Looking Into the Guatemalan Drug Shortage: Why it Exists and Why it’s so Critical

Welcome! If you haven’t checked out our previous blog: Why the Guatemalan Health Crisis Deserves our Attention, go give it a read!

Disclaimer: I do not pretend to be an expert on the intricacies of the Guatemalan political and social climate, the government policies or the legalities that surround the drug shortage, but I attempt to give insight as to some of the reasons behind it, in an effort to raise awareness to this issue.

View from Volcano Pacaya, Guatemala

Guatemala is a nation of picturesque greenery, rolling mountains, rich culture and tight communities. To visit Guatemala is to find your heart whisked away in the beauty of its landscapes and the strength and spirit of its people. I often remember the serenity of the mornings, the crisp air and the mountains towering all around. The feeling is indescribable, surrounded by so much history, beauty, and culture. However, like any other nation, Guatemala has its share of struggles and suffering. Among these, a debilitating drug shortage that tears through efforts to develop the health system and makes real progress difficult to grasp.

Although the largest and most populous country in Central America, Guatemala experiences some of the most dire healthcare conditions in the region. The large rural and indigenous population sees many disparities in medical care access, and bears much of the insufficiency due to isolation physically, financially and by language.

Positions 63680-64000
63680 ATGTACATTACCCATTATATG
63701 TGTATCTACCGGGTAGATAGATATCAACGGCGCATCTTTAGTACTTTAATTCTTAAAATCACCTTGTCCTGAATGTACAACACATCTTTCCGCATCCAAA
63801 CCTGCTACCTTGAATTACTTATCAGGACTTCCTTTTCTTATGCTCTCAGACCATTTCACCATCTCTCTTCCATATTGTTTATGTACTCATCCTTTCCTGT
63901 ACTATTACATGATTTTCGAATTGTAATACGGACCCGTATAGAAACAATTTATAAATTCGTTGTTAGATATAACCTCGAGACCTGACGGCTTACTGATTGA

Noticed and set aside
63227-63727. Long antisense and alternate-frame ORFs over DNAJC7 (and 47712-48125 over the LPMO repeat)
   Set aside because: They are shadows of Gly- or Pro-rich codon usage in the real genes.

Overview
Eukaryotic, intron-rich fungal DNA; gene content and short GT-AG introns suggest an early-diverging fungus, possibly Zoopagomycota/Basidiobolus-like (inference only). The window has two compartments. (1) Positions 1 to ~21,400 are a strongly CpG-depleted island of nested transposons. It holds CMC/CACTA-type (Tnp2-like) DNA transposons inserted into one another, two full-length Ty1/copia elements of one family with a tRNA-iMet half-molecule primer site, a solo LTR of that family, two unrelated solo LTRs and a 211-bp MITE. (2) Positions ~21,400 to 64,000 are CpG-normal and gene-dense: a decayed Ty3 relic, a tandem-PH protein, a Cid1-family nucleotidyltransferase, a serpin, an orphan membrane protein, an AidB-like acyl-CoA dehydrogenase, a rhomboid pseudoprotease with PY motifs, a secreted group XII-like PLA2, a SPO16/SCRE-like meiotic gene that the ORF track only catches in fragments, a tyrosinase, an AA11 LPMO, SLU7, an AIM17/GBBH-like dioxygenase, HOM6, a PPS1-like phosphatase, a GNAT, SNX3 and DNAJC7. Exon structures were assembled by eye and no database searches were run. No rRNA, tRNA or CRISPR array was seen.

At 23.1 deaths per 1,000 live births, the infant mortality in Guatemala is the highest in Central America, while the life expectancy is the lowest (World Bank, 2019). For comparison, the infant mortality is 15.6 and 12.2 in neighbouring Honduras and Belize, respectively (World Bank, 2019). A high infant mortality indicates a high prevalence of communicable diseases, malnutrition and infection. Accordingly, 48% of Guatemalan children under five are stunted and chronically malnourished (MSPAS, 2010). Respiratory infections account for 14.1% of deaths in Guatemala, compared to an average of 5.3% across Latin America and the Caribbean (LAC) (IHME, 2013). Similarly, death due to diarrhea is over five times that of the LAC average.

Health outcomes in Guatemala are some of the worst in Latin America.

What are the reasons?